The name and culture of Syria has ancient origins, referring to a region once known as the Levant. Absorbed into the Ottoman Empire during the 16th Century, the modern state of Syria was created as part of the Sykes-Picot Agreement of 1916, originally as a territory under French mandate. Between 1925 and 1927 a series of battles ensued between French troops and Syrian dissidents supporting independence. Syria remained under French control until 1941, when it again proclaimed its independence. In 1946, the Syrian Republic was established and recognized.
The country aligned itself with other Arab nations during the Arab-Israeli War of 1948, and its subsequent defeat led to a period of instability lasting throughout the 1950s. Historically aligned with the USSR and Egypt, Syria merged with the latter in 1958 forming the United Arab Republic (1958-1961). However, a military seizure of power in September of 1961 dissolved the union and led to the establishment of the Syrian Arab Republic (الجمهورية العربية السورية), a name that the nation retains today. Syria fought Israel again during the Six Day War (1967), during which the Golan Heights were lost. The territory was regained briefly during the Yom Kippur War (1973), but retaken by Israel which has retained possession ever since. Syria was heavily involved during the Lebanese Civil War, sending troops into Lebanon itself to support insurgent forces (particularly the Amal Movement) and plausibly to seek control over the entire territory. Syrian military forces remained in Lebanon long after the war ended, but were forced to withdraw finally in 2005 under international pressure.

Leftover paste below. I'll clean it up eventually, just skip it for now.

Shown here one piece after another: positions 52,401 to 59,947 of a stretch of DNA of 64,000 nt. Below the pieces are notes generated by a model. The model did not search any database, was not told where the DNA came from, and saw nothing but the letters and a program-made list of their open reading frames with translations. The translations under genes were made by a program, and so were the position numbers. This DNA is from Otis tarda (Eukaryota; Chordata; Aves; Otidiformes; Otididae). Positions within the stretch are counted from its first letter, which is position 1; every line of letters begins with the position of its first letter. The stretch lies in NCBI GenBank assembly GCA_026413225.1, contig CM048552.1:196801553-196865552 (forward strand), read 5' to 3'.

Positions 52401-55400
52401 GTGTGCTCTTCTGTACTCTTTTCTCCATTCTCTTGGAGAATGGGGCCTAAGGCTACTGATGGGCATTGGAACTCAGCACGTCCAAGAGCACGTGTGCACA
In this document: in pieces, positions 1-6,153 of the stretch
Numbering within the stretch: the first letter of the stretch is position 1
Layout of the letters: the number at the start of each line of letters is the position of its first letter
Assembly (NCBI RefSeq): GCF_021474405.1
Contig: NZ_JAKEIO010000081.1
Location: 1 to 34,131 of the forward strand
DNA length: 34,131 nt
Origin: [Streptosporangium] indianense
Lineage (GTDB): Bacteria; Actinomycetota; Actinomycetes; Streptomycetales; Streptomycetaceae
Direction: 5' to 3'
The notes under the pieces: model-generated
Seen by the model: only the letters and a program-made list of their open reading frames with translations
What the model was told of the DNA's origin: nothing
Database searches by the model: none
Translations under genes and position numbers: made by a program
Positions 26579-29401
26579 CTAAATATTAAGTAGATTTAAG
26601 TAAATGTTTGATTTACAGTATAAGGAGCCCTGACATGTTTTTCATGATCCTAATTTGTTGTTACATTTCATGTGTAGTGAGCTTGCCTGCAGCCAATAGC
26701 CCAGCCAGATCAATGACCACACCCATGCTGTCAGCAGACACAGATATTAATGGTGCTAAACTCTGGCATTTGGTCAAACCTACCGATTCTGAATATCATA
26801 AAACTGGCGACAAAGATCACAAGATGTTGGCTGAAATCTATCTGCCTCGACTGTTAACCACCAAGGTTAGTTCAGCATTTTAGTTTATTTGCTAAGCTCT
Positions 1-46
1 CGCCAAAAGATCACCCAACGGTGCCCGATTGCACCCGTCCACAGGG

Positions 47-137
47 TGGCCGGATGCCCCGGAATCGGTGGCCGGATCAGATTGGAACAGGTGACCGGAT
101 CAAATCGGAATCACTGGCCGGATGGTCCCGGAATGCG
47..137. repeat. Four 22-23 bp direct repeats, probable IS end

Dating to the 1970s is a Syrian copy of the Pakistani arid brushstroke camouflage pattern. Supporting a well-established textile and garment industry for decades, most Syrian uniforms are locally-made, although the originals in this pattern might have been produced from imported fabric.